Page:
I have just read an entry on the e-Foundation blog referring to Jakob Nielsen’s alertbox entry ‘Write Articles, Not Blog Postings’ where he relates an incident where he advised a ‘world leader in his field’ to invest time in writing articles rather than starting a blog, which Nielsen seems to define (erroneously I would say) as posting numerous short comments on blogosphere discussions. It may be true that blog entries do not always represent highly detailed, top quality, innovative thinking, but I think that many blogs are well worth reading and perform a useful function. As Andy Powell says on the e-Foundation blog, Nielsen does seem to be assuming that a blog entry is always superficial and derivative.
It is true that we started the Archives Hub blog without any real in-depth analysis of the cost and benefits of doing so, and that we weren’t thinking of posting ground-breaking content, but maybe the material point is that we started it with the notion that we could just try it out and see how it goes. I suppose this is one of the underlying drivers of Web 2.0, and we felt that at the very least it would be useful to post news, with hopefully some ideas and comments that would be useful to archivists and others working in similar areas. Whilst the pressure to blog can sometimes be kind of intimidating, there is no doubt that a blog entry is often forthcoming where an article for a peer reviewed journal would never materialise. I am sure that we are not alone in this situation. Apart from the fact that we are not strictly research staff, and could not find the time to write in-depth articles of this nature, we also want to be immediate and current and we see great advantages in the immediacy of a blog.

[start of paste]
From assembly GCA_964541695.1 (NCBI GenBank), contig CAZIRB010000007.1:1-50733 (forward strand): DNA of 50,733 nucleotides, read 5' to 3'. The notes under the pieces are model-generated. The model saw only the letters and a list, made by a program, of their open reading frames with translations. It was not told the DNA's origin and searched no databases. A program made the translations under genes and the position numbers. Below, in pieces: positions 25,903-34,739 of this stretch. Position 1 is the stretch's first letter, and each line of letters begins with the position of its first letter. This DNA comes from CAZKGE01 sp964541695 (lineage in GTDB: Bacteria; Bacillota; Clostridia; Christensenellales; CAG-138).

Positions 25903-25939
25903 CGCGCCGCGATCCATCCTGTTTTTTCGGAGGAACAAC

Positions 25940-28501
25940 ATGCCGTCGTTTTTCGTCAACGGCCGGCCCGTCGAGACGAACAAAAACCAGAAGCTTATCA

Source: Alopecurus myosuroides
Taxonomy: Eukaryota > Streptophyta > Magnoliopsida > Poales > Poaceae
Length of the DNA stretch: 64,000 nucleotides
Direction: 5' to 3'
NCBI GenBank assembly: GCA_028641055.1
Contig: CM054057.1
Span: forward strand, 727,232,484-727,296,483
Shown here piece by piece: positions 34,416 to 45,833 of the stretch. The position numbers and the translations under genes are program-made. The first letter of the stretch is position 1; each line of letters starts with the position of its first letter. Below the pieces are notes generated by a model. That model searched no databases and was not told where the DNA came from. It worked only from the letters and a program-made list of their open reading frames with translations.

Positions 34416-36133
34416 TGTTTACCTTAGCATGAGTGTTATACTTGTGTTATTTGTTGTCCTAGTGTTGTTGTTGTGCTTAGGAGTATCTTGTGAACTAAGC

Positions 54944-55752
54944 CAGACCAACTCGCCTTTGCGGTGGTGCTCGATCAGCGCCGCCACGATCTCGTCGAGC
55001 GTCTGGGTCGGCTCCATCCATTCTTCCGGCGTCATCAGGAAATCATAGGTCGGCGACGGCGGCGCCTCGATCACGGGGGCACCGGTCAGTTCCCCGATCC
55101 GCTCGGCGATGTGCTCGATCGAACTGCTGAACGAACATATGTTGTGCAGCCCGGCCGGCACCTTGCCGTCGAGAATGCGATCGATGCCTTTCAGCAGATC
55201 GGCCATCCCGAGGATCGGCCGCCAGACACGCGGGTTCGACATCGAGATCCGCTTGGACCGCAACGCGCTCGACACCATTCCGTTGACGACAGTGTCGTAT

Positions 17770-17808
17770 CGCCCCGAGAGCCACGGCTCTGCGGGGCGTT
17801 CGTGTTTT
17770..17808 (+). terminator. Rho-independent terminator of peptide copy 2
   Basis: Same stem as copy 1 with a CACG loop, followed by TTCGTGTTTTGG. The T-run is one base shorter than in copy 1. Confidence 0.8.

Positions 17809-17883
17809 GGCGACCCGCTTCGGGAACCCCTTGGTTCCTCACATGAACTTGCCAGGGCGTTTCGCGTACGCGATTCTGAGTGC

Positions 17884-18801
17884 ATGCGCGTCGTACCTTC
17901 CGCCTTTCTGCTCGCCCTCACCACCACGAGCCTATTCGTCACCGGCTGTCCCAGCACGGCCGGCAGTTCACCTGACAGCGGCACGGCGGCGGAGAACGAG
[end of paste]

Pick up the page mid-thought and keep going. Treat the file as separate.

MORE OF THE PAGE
Nielsen says that weblogs are useful for business projects and for sites that sell cheap products. Well, I beg to differ. Whilst many blogs are not terribly useful for my work, I have feeds for a few dozen that I think are well worth casting my eye over. I can just read the posts that seem most relevant and interesting to me. I am generally more likely to do this than to search out articles in academic journals.
P.S. I should say that I have generally found Nielsen’s alertbox to be useful and worthwhile. I well remember his top 10 mistakes in Web design providing invaluable advice, back in the days when I had little idea about usability and accessibility.